Sharpening and tightening surgical scissors
Surgical scissors consist of a pair of metal blades, pivoted so that the sharpened edges of each blade slide against each other when the handles opposite to the joint or pivot are closed.
The cutting edge of each blade is where the inner surface and the cutting surface meet (Figure 1). The two cutting edges cut as they slide over each other. The angle of the cutting surface is usually between 0 and 15 degrees from the horizontal. Scissors with a very steep angle (nearer 15 degrees) are extremely sharp and are meant for cutting soft tissues such as conjunctiva. Scissors with a less steep angle are meant for cutting harder tissues.
With repeated use, the sharp cutting edges become rounded and pits or gaps can appear, making the scissors blunt. These pits will be visible as changes in the reflection when you examine the cutting surfaces in bright light.
The sharper the cutting edge, the quicker the scissors will become blunt. You should never use scissors to cut material that the scissors are not suitable for, or they will become blunt very quickly. If blunt scissors are used, the tissue will be clasped instead of cut, resulting in contusion of the tissue and ineffectual wound healing.
Testing the scissors
- Stretch a piece of cotton wool so that a small, straight piece is formed, with the width equal to the length of the scissor blades.
- Cut this piece using the whole length of the scissors.
- Gently pull the cotton wool out while the scissors are still in the closed position. If the scissors are working well, there should be a nice, straight cut in the cotton wool. If not, and the scissors clasp the cotton wool, this may be because the scissor blades are blunt or because the joint is too loose.
Sharpening the scissors
A pair of scissors is sharpened by filing off a very thin layer of the cutting surface to create a new cutting edge. You may use a small, fine triangular file; however, if you have access to a triangular sharpening stone (800-1,200 grit) you will achieve even better results.
To obtain the smoothest surface possible, place a few drops of sewing machine oil on the sharpening stone.
Note: Always sharpen scissors by filing along the cutting surface, never on the inner surface.
- Hold the scissors firmly in one hand (your left hand if you are right-handed, and vice versa), with the back of one blade resting on the end of your index finger and the cutting surface visible (Figure 2). Keep the joint open by pressing your thumb against the hand-piece of the scissors.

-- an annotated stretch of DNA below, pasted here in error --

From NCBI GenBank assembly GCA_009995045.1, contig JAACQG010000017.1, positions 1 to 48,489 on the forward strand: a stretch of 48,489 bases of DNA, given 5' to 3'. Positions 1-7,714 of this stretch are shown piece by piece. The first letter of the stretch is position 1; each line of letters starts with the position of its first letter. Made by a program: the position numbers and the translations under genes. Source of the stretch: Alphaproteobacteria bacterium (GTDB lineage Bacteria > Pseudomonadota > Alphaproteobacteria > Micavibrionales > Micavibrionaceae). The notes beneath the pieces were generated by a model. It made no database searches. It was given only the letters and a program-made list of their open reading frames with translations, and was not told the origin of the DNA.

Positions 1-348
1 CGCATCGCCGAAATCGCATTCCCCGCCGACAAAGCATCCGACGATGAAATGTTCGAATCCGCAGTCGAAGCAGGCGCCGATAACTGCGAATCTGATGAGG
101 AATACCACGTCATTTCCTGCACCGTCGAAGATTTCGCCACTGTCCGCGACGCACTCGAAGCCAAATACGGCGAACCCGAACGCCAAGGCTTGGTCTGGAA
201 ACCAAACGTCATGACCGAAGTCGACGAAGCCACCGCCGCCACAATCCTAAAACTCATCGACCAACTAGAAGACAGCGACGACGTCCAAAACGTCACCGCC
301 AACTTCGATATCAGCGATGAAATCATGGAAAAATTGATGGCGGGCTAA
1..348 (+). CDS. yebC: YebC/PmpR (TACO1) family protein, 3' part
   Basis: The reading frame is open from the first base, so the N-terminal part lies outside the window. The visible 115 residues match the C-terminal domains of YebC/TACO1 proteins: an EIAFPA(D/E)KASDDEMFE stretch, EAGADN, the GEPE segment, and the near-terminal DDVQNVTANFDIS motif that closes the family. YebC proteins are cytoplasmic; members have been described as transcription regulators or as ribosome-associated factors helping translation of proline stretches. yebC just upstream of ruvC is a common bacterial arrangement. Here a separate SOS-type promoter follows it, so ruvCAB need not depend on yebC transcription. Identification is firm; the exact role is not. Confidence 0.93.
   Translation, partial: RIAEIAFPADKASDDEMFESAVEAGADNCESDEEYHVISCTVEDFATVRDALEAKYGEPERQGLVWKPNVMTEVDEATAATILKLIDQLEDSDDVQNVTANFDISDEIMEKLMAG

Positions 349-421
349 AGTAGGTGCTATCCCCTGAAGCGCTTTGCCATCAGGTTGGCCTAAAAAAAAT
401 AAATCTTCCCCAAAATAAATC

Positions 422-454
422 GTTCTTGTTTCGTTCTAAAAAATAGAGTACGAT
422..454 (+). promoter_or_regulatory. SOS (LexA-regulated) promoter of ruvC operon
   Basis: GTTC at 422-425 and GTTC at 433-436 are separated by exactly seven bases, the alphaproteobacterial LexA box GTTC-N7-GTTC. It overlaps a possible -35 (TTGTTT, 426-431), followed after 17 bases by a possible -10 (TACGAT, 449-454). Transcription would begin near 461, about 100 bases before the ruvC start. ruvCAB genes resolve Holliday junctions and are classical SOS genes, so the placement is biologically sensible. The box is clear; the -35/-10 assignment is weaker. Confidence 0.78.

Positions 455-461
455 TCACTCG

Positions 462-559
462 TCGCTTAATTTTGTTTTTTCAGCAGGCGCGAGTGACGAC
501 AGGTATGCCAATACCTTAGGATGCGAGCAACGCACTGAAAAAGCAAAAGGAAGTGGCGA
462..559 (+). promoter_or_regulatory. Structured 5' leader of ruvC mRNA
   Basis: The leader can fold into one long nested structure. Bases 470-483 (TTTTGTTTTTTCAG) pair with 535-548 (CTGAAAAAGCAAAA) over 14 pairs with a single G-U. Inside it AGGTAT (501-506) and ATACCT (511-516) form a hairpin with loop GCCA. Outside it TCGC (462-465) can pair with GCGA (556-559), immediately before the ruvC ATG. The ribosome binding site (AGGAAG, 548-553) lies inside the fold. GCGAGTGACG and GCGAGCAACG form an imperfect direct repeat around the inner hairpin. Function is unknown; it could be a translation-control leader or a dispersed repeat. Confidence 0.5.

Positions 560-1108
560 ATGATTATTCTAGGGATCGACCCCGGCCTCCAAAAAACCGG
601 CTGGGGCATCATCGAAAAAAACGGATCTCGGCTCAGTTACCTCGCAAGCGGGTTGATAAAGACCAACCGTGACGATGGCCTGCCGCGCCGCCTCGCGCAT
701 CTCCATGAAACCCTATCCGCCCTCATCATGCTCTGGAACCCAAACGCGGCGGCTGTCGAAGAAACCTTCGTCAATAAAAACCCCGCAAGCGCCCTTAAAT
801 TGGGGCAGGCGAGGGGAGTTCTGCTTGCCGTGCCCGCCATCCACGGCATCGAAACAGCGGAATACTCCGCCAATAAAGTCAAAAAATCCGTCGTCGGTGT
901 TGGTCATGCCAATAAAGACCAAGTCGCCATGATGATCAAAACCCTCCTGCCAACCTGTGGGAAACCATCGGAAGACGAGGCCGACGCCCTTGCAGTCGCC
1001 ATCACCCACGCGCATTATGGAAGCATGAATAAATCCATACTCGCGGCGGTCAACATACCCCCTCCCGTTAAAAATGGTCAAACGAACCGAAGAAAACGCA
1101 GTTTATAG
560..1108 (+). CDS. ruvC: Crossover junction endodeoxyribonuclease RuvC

- Place a bright desk lamp at the same height as your eyes. Let the light reflect on the cutting surface. Rotate the scissors slowly in both directions. When the reflection is at its brightest, the surface is horizontal. If you keep the sharpening stone horizontal as well, you will preserve the original angle.
- Always start sharpening at the tip of the instrument, to prevent rounding off the tip. Make a gentle stroke in a forwards direction (away from you) and simultaneously towards the joint. Make sure to cover the whole surface with each stroke so that you do not create different levels along the length of the blade. Do not apply too much force. The repetition of the movement is what sharpens the scissors.
- Repeat until most of the pit reflections are gone. If the pits are too deep, the amount that has to be filed off to get rid of them may be too large and you run the risk that the cutting surfaces of the scissor blades no longer touch each other. It may be necessary to remove such scissors from circulation.
- After sharpening, a burr (an accumulation of filed metal) may be formed on the inner surface. This burr has to be removed. If not, it will damage the cutting edge on the opposite side during cutting. You can remove any burs by scratching them off with your fingernail.
- Repeat the procedure for the other scissor blade. Always sharpen both blades.
- Clean the scissors thoroughly after sharpening. Any remnants of oil and metal on the instrument can cause inflammation in the eye.
Tightening a loose joint
Another reason why scissors may not cut properly is a loose joint. If the screw or rivet is not tight, the distance between the two inner surfaces will be too large, causing the cutting surfaces to not touch each other. As a result, tissues will be clasped instead of cut.
- Place the scissors on a flat, hard surface.
- Close the scissors so that the blades are top of each other.
- If the joint has a screw, then tighten it. If it has a rivet, then proceed to the next step.
- Place the tip of a pin punch on top of the rivet head, keeping the pin punch perpendicular to the scissors.
- While holding the scissors down, have someone else hit the top of the pin punch with a small hammer.
- Test the scissors after every hit, to prevent them from becoming too tight.